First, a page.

22/10/2014 08:43 BST | Updated 21/12/2014 05:59 GMT

A Week With Google Glass


It was during a Metallica gig at O2 Arena in 2008 that I first witnessed a live artist lose patience with the cameraphone brigade - frontman James Hetfield pausing to tell everyone in the immediate crowd to "put your f***ing cameras and phones away, and just enjoy the show ok?".

If I were a member of the Google Glass advertising team I might suggest something like this live admonishment as a decent TV ad opener, then while the offenders sheepishly lower their phones (as they did in real life) we pan sideways to a smiling metalhead casually recording it all unnoticed through the small prism fixed over his eyeball, his hands free to throw a devil's horn or lift aloft his plastic beer receptacle as the next number roars into life.

This of course wouldn't solve what artists are trying to prevent - even more low-grade YouTube footage - as Glass's tiny microphone doesn't do serious justice to anything other than the wearer's own voice (exactly the same problem on that front as standard cameraphones).

But the trump card's right there: hands-free wearable technology which sees what you see, allowing you also to take a photo with a wink of your eye, and issue voice-activated commands for most smartphone tasks - "call mum", "text dad", "who's winning the QPR game?". The necessary info is then right there in your field of vision without you having to move a finger. Say "share" and any video or pic you've taken is uploaded instantly to your Google+ profile.

It all reminded me of a lot of films set in the future: Robocop's infoscreen, the 'Squid' device in Strange Days, and the more recent Her's operating system, as well as the POV sequences in Peep Show and Being John Malkovich.


In reality the user possibilities are many, from people with paralysis to extreme sports practitioners. I'd have loved to have reviewed Glass while on a snowboarding trip or for a recent bungee jump but unfortunately the most radical activities I was able to undertake during my designated days were a bicycle ride and brisk walk through my most recent hometowns, narrating over the scenery like Alan Partridge in tour-guide mode.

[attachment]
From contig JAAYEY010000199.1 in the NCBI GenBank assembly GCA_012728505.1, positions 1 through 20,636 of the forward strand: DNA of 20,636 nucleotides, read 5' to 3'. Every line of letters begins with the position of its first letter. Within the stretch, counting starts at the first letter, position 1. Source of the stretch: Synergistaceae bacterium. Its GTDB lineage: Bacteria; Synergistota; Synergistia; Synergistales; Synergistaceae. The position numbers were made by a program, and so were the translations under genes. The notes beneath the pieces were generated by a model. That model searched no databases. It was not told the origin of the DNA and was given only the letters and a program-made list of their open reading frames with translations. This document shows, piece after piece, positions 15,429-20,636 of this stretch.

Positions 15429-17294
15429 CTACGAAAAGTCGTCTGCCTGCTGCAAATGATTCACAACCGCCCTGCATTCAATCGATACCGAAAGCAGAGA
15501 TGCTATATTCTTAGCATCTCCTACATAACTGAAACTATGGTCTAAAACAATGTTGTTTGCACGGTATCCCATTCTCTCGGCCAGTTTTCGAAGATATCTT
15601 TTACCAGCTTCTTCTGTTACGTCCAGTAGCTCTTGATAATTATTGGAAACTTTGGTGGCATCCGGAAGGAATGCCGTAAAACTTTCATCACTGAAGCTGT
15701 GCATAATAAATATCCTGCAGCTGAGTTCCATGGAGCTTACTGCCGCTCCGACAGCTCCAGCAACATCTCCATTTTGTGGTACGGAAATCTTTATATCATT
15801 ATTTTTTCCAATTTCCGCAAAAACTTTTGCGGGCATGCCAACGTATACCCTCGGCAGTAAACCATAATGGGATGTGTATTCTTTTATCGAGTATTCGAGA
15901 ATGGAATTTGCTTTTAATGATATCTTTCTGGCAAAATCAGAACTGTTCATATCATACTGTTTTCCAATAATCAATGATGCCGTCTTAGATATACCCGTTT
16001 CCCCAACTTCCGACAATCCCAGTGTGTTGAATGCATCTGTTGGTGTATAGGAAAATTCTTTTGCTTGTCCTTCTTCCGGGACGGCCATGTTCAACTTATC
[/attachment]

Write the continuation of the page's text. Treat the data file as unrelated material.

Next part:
It was during these walkabouts that I experienced what users and Google will have to overcome if Glass is to take off beyond this work-in-progress: you get a lot of quizzical looks, unsurprisingly, and some people will just ask you directly what is that robotry on your face. Fine if you don't mind having to halt to explain and demonstrate but not for the self-conscious or paranoid. (My meeting-people video).

For many early adopters though it's not all been nonchalant street chats or conversation pieces with mates - so-called 'Glassholes' in America have been assaulted in public and robbed, prompting many establishments to issue a ban on their being worn. There's obviously the privacy-violation issue of continual filming within confined public spaces - you've 15GB of storage space to play with in that strip of plastic, although the battery life generally doesn't last longer than a day. You could plug yourself into your laptop at Costa via the USB port although you'd be in danger of looking even more like a cyborg.

Google recently pointed out in its defence that cameras were banned in city parks when

they first came on the scene in the late 1800s, over the same privacy concerns cited by Glassophobics ©. But until a newer, heavily-marketed retail version arrives en masse the thorny situation will remain (they'll need to be cheaper too - current version at least a grand).

To end on a positive note though, it was a privilege to try out Glass for a few days as it offered a telling glimpse into the future, albeit one that on this evidence is still a few years away. You look weird wearing it today, as once did hands-free phonecallers in the street who appeared to be shouting at no one, but the day soon arrives when it's weird no longer.

The bleaker conclusion is that there's no doubt that this technology will be miniaturised even further in decades to come, into a contact lens next, or eventually a Total Recall-style brain implant, to complete the fusion of human and machine.

And then, of course, the cerebro-machines will become self-aware... (The Googlinator?) ©